The upshot may turn “the tenancy into something that the parties did not envisage but the remedy is to comply with the Regulation 2(2) and obtain the relevant record before the tenant moves in.”

Appeal allowed and matter remitted to a different District Judge on the factual dispute.

Comment

I can’t lay any great claim to prescience, this was the obvious question after Trecarrell. And there is a clear distinction between late provision of a GSC which covered the start of the tenancy and the absence of a valid GSC at the start of the tenancy. There is no clear reason why a subsequently obtained GSC should redeem that failure, and, as HHJ Bloom points out, some strong policy reasons why the failure should not be condoned as the intention is that the tenant should be moving into a proprty known to be gas safe.

We will have to see if this goes to the Court of Appeal, or whether a subsequent case will have to. In the meantime, as a County Court circuit judge appeal judgment, this is not binding precedent but is persuasive.

And, just when the renters’ reform white paper had me dreaming of retiring the section 21 flowchart, I’m going to have to update it again…

 

 

Giles Peaker is a solicitor and partner in the Housing and Public Law team at Anthony Gold Solicitors in South London. You can find him on Linkedin and on Twitter. Known as NL round these parts.

6 Comments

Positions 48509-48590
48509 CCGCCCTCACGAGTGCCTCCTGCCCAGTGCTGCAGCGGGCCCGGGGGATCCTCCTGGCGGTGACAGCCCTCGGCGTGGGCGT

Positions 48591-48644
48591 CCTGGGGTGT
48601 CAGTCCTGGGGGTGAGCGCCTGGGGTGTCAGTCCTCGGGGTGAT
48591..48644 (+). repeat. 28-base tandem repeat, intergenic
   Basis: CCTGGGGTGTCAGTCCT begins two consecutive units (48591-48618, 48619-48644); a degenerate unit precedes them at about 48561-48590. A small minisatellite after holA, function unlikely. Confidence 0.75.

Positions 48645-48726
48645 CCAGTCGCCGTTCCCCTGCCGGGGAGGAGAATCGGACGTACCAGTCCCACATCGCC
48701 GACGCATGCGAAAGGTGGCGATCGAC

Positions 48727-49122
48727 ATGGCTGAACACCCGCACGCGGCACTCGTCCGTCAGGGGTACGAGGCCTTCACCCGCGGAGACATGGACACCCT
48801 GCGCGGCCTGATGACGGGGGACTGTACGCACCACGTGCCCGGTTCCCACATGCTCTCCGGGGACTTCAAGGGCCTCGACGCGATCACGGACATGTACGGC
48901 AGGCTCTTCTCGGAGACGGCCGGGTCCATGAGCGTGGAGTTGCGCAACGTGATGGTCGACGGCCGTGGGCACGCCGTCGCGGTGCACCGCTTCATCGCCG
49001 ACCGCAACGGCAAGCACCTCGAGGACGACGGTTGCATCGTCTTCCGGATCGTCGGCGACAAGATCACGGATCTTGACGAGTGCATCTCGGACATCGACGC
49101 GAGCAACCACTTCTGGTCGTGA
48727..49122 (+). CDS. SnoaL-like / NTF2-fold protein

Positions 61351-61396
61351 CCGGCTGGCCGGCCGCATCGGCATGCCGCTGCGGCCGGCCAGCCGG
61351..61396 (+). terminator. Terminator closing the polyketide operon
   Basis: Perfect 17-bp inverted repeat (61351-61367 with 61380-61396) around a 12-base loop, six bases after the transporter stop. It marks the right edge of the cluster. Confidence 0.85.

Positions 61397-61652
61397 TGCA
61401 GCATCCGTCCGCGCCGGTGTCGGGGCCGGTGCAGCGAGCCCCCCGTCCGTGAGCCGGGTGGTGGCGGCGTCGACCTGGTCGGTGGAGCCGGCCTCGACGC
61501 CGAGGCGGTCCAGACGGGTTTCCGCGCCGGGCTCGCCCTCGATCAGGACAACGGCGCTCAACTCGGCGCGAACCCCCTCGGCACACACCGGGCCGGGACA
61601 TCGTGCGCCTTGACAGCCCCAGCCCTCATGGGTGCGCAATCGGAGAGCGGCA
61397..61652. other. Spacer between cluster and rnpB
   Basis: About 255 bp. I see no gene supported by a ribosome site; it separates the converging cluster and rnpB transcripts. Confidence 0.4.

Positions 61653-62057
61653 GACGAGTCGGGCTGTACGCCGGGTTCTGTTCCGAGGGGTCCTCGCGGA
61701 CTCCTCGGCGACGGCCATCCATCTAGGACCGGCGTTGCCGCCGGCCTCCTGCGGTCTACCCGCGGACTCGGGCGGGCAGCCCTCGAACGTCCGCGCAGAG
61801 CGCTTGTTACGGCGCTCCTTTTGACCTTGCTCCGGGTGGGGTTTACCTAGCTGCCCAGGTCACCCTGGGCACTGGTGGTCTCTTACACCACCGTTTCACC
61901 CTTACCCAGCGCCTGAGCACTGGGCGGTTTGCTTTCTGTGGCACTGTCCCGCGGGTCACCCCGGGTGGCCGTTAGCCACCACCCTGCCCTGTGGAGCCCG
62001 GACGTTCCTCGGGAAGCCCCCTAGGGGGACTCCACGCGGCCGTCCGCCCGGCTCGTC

1. Ian Narbeth

    HHJ Bloom may well be right but what an absurd state the law is in. A property may have been perfectly gas safe at the outset and remained gas safe with appliances inspected every year. Yet “a mere procedural error” at the start of the tenancy, perhaps many years previously scuppers the landlord’s application.

    By extension, any investor purchasing a tenanted property will be at risk that a predecessor slipped up. Conveyancers need to warn their purchase clients.

    Is anyone willing to justify this state of affairs as fair and reasonable? What purpose does it serve apart from setting a trap for landlords?

    Reply
    • Giles Peaker

      Not having a valid GSC is not ‘a mere procedural error’. It is a criminal offence, for starters.

      Reply
  2. Ben Reeve Lewis

    Just been drawn to my attention that Judge Bloom was also presiding judge Caridon v Schooltz

    Reply
  3. Ben Reeve lewis

    DOH!

    Reply
  4. Amy H

    [Edited by NL to avoid any apparent suggestion about an individual – Amy pointed out new grounds for possession in renters reform white paper may allow landlords to escape such an unfixable error.] (I wonder if there will be appetite from the LL side to take these cases to COA if they know s.21 should be short-lived?)

    Reply